Publisher: Gollancz on June 27, 2006
The Thorn of Camorr is said to be an unbeatable swordsman, a master thief, a friend to the poor, a ghost that walks through walls.View Spoiler »
While it took me forever and a day to read Scott Lynch’s fantastic debut THE LIES OF LOCKE LAMORA, every moment was a joy. In more than 500 pages, I was never once bored or distracted, which I attribute largely to Lynch’s superhuman ability to craft compelling and three dimensional characters.
The Gentlemen Bastards are so much fun to read about, particularly their competitive shenanigans. But underneath the scheming and the bluster these guys are thick as thieves (HA). Their absolute loyalty to one another was really refreshing and heartwarming; while all the other characters are given to double and triple crossing each other the Gentlemen Bastards are above that…at least with each other. And thank god for that, because all the plotting and backstabbing started to make my brain hurt at about the ¾ mark!
While all the Gentlemen Bastard’s are brothers the relationship between Locke and Jean is what really takes center stage in THE LIES OF LOCKE LAMORA. My favourite flashbacks were the ones that gave us a sneak peek into the beginnings of their partnership. There’s just something magical about a scrawny smartass and a dry-witted giant partnering up. #BROTP
In fact, the inclusion of a non-linear narrative in each chapter was one of the most impressive aspects of THE LIES OF LOCKE LAMORA. For those who haven’t read it (am I the last person to read this book?!), the majority of the book takes place in the present but it is interspersed with interludes that recount formative moments for the Gentlemen Bastards. These flashbacks are perfect because they do so much: they develop characters, the world building, and the plot. Flashbacks also lend themselves well to some perfectly placed foreshadowing, which is always a plus.
Scott Lynch’s gift for humour is one of the most beloved characterstics of THE LIES OF LOCKE LAMORA, so much so that I was expecting a considerably more light-hearted tale than what I got. Because guys, this book is dark. The final scenes made me sob like a baby and I loved it. Always nice to have a little catharsis after such a shocking and slightly traumatic read, you know?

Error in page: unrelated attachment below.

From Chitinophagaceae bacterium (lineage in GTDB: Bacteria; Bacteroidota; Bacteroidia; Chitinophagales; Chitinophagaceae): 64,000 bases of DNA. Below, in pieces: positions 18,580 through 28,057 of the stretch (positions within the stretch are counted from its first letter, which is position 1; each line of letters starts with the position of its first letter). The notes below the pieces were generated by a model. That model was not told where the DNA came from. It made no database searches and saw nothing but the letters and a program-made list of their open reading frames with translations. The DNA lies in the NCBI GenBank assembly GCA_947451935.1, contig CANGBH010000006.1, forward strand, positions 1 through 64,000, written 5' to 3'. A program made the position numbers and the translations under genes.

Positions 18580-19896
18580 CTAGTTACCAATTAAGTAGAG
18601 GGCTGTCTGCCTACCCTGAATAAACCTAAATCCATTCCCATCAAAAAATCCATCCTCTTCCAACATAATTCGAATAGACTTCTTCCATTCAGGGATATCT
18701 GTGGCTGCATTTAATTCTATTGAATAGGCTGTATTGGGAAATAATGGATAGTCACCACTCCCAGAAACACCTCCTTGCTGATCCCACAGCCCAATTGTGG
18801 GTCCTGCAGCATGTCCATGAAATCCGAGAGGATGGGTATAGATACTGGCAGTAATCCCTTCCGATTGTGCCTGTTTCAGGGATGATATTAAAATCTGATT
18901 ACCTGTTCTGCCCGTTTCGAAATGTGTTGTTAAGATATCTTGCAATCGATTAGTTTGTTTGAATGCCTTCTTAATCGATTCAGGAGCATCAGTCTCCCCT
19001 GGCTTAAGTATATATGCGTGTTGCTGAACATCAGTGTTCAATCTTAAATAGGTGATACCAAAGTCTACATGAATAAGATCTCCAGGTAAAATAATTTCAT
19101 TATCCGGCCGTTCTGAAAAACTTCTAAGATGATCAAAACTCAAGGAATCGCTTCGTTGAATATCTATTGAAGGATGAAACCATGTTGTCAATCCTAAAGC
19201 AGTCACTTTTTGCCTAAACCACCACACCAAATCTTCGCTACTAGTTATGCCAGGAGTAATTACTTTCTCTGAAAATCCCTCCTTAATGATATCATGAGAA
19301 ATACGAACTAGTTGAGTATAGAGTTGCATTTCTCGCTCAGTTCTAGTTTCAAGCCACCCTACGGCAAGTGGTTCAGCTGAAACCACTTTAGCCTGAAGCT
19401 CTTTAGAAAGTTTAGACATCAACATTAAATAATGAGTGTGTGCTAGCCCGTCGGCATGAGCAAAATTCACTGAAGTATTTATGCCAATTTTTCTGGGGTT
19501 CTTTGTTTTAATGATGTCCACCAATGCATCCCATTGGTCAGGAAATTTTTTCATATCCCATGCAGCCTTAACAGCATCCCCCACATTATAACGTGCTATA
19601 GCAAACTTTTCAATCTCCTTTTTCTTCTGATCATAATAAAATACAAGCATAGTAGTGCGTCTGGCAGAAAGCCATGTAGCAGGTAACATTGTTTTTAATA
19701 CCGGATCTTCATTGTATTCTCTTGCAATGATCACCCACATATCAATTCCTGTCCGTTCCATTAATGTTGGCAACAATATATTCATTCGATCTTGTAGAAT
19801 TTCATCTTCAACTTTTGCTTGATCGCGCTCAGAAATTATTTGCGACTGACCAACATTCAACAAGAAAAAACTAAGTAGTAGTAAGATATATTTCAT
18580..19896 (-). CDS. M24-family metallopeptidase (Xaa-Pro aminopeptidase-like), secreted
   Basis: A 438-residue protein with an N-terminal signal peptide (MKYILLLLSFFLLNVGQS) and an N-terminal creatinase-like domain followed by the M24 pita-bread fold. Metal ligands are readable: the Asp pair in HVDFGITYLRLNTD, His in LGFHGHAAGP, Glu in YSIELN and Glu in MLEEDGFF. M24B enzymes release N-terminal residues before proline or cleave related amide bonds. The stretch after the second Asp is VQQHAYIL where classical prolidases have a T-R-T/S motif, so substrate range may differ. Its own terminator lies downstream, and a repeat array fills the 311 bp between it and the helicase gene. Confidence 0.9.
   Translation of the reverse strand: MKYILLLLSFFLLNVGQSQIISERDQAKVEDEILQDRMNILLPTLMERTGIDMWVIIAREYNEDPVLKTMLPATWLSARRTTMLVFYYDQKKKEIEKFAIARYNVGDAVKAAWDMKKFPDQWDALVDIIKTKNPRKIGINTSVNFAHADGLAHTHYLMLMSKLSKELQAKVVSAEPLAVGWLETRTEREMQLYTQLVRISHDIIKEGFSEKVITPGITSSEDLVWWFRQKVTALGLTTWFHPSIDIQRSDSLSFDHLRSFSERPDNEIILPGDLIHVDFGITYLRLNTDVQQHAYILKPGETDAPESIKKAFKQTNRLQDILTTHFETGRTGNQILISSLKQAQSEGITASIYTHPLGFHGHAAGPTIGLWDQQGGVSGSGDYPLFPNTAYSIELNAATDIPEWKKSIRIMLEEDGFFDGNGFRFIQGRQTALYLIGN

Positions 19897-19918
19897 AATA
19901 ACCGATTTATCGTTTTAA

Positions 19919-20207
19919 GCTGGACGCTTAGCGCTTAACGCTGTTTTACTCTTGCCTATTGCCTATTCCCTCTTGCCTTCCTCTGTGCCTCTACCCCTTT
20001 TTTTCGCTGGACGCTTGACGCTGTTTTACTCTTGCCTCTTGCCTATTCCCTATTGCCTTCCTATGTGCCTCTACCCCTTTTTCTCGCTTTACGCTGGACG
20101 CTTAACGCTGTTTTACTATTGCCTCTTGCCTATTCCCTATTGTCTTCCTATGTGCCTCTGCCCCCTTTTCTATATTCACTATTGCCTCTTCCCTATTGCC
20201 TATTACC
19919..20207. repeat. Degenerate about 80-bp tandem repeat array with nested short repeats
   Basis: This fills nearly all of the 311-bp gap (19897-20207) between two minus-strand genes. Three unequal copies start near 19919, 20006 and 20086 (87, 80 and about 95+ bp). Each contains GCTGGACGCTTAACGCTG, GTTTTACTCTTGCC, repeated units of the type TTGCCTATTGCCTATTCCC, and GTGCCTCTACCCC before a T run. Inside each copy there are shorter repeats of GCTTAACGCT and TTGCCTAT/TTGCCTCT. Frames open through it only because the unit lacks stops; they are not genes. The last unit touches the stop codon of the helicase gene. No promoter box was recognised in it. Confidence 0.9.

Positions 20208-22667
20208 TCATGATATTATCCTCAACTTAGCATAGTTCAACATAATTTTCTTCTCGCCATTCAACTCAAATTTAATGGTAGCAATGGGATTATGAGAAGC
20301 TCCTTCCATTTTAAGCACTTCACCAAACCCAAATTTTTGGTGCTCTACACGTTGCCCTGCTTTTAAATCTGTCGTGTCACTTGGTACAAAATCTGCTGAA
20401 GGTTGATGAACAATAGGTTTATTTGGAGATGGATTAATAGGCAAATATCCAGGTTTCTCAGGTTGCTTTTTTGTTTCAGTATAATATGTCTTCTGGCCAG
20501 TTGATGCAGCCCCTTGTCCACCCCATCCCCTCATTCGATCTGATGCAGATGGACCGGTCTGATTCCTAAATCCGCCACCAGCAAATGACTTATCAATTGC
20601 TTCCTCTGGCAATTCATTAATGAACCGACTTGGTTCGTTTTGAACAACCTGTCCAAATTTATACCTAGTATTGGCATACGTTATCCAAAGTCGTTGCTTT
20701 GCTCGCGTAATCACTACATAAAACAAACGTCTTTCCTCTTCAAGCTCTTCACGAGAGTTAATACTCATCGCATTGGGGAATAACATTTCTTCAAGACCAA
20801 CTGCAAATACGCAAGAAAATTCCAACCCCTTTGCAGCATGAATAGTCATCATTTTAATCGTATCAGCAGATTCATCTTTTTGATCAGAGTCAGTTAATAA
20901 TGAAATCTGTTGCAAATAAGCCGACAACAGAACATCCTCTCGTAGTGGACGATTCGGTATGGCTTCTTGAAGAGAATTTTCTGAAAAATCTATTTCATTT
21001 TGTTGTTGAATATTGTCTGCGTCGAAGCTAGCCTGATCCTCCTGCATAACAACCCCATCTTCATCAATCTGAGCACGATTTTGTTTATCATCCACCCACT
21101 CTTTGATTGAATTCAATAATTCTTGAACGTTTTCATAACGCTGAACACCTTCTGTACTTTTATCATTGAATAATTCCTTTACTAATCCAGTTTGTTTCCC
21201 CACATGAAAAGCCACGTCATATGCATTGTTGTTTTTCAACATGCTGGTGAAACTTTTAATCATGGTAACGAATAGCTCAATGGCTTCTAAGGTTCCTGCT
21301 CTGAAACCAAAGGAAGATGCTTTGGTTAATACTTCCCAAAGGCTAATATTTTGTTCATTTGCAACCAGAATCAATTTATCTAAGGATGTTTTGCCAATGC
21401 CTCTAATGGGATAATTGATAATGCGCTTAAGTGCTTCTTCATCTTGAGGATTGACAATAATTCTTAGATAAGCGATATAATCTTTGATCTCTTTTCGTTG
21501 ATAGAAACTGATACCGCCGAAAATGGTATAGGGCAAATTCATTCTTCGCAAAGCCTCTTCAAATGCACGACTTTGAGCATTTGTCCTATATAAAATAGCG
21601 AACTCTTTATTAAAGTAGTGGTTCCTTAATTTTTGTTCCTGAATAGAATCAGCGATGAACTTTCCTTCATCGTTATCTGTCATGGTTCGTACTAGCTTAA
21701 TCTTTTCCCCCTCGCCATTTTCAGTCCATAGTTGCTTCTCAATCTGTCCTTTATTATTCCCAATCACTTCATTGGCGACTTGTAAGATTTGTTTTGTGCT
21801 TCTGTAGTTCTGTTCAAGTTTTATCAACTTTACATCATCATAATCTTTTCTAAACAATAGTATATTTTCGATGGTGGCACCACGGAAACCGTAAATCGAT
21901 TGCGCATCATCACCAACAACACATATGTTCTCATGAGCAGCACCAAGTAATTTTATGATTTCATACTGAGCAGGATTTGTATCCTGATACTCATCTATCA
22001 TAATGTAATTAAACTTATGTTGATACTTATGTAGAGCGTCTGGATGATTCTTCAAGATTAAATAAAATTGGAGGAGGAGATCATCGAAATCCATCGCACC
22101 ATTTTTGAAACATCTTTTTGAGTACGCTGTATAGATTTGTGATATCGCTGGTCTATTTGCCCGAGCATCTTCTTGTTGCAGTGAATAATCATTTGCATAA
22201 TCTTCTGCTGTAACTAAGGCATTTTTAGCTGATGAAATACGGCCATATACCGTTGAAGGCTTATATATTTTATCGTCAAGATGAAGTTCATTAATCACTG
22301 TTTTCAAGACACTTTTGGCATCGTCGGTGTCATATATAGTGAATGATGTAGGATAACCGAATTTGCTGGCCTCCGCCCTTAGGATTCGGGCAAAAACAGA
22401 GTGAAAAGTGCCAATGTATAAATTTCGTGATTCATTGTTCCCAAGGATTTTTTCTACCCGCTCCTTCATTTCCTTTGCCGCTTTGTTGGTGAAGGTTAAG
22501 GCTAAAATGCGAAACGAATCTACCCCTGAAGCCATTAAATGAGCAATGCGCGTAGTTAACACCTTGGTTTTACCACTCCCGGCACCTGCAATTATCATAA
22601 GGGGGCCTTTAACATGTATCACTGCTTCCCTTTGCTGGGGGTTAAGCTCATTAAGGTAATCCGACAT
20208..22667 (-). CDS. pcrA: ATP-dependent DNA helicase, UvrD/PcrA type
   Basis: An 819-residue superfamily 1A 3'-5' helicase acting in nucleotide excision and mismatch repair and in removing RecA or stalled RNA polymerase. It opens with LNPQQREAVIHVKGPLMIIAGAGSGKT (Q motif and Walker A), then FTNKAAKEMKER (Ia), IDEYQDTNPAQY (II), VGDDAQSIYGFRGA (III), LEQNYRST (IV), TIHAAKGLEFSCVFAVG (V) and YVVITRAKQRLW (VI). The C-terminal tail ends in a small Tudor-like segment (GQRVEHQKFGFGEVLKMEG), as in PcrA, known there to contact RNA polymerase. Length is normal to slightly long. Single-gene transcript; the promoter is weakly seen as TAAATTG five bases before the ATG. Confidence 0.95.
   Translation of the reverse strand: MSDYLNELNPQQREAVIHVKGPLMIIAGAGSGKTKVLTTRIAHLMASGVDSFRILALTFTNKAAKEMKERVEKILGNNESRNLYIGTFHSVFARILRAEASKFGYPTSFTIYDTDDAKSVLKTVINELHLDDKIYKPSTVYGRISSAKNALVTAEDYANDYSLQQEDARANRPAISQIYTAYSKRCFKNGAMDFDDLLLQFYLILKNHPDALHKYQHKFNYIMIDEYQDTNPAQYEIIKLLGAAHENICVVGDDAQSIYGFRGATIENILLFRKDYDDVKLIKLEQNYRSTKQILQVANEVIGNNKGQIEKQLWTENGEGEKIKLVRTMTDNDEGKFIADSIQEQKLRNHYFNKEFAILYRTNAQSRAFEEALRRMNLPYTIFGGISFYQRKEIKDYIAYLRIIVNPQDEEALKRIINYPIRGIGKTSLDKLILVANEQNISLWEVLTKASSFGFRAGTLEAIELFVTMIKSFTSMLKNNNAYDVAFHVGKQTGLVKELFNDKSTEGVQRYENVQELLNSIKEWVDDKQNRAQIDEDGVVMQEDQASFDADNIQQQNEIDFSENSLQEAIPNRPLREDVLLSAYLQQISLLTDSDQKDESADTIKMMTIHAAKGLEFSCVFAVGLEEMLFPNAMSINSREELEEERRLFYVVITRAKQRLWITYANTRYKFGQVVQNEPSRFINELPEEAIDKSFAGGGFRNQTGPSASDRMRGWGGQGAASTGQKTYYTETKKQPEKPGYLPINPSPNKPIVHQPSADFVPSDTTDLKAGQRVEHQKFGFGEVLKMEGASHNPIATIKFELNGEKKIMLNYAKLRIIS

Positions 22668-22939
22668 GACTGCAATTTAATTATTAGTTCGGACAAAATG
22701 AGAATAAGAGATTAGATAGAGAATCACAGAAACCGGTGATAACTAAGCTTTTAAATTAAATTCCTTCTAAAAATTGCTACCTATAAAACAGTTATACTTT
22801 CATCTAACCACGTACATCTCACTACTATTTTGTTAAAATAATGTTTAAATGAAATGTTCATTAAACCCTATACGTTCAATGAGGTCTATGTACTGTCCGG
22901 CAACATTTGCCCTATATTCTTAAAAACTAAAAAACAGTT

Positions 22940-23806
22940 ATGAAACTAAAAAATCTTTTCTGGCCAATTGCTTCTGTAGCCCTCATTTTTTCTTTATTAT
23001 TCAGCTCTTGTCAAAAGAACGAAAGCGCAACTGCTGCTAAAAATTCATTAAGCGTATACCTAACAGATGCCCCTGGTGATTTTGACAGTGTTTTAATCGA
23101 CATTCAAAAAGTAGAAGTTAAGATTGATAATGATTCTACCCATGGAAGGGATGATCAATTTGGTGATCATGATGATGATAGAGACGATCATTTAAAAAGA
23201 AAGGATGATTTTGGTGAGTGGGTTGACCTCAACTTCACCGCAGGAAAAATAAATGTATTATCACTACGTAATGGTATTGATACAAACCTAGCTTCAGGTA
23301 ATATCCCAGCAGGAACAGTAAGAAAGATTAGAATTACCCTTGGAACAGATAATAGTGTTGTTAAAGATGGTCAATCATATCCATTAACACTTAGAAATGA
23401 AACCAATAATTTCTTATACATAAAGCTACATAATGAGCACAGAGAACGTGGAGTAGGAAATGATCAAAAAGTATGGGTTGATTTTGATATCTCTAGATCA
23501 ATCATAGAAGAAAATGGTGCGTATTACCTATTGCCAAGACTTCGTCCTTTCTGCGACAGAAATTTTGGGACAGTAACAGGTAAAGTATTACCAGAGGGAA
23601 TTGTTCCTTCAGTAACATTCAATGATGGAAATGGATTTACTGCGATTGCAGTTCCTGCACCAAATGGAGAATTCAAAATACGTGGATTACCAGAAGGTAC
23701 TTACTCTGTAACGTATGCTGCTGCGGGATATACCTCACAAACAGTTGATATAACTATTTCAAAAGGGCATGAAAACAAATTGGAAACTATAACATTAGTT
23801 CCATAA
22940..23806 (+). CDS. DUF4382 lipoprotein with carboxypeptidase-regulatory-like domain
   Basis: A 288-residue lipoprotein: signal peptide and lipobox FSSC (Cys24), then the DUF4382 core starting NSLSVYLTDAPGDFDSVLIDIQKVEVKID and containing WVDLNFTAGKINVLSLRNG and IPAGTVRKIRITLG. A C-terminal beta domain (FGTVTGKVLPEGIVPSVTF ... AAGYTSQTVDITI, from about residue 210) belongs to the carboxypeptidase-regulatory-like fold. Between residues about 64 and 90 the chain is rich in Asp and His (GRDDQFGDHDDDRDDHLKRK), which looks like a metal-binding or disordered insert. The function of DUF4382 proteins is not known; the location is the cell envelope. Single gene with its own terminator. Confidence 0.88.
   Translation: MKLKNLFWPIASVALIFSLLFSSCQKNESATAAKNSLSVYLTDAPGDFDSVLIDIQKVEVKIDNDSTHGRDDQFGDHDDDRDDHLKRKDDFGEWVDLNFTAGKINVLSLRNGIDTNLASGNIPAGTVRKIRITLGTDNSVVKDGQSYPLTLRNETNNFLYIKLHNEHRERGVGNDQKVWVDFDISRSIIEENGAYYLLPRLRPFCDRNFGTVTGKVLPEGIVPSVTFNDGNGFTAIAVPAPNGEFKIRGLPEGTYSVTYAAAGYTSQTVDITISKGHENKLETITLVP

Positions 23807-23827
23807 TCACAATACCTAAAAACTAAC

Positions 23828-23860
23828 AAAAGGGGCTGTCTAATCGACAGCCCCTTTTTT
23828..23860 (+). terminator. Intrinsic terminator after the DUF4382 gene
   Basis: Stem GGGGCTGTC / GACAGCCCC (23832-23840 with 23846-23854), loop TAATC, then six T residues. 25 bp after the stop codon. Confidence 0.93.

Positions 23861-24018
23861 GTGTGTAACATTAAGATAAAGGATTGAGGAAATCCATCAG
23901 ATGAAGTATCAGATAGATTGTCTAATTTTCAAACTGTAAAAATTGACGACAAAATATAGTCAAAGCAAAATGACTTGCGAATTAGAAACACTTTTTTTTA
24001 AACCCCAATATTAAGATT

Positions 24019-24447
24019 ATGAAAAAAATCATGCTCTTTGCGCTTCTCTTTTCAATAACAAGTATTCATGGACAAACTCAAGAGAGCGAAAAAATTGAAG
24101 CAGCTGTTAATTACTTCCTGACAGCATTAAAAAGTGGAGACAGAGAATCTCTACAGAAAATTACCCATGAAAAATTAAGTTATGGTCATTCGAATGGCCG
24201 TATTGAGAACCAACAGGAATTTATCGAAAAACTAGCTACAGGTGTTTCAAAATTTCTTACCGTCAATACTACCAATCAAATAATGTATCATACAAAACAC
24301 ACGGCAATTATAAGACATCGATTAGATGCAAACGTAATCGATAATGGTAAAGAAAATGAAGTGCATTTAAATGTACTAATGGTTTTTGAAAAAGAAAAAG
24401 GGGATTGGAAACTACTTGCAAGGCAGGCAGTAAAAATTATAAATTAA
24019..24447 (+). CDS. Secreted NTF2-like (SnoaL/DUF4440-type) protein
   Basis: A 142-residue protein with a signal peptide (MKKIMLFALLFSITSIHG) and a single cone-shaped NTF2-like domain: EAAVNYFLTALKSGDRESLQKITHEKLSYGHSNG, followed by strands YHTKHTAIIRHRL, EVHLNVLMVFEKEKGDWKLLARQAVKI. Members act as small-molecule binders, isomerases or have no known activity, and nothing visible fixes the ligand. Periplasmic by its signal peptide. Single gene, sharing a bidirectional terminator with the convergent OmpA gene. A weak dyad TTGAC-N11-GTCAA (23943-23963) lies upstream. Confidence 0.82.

One example of the subtly dark tone of this one is the use of wraithstone throughout Camorr, a poison that doesn’t kill the body – it kills the soul. Well actually it kills all aspects of one’s personality and free will, but that’s the same thing as far as I’m concerned. The process of using wraithstone on an animal or a person is called ‘Gentling,’ a name that definitely implies a certain creep factor. While in Camorr it’s only used on beasts of burden, it was once doled out as a punishment for criminals. Horrifying.
As much as I adored the world building, I admit that I was expecting a bit more on the ‘fantasy’ side of things. Lynch beautifully develops Camorr and it’s unique culture(s) but there’s not much magic aside from a few tidbits about alchemy and of course the Karthain Bondsmagi. My only other real complaint – and it’s a minor one – probably comes as no surprise: THE LIES OF LOCKE LAMORA is rather light on female characters. I get that the series is about the Gentlemen Bastards, but that doesn’t stop me from wanting more badass ladies. That said, I was pleased to see so many background female characters in positions of power. Hurry up and introduce me to Sabetha already! We haven’t even seen her yet and I’m crushing almost as hard as Locke.
I loved THE LIES OF LOCKE LAMORA and absolutely adored the characters. So glad I finally took everyone’s recommendations to heart and took the time to read this one. If you haven’t read this one yet then 1) you clearly do not suffer from FOMO as much as I do and 2) get on that ASAP.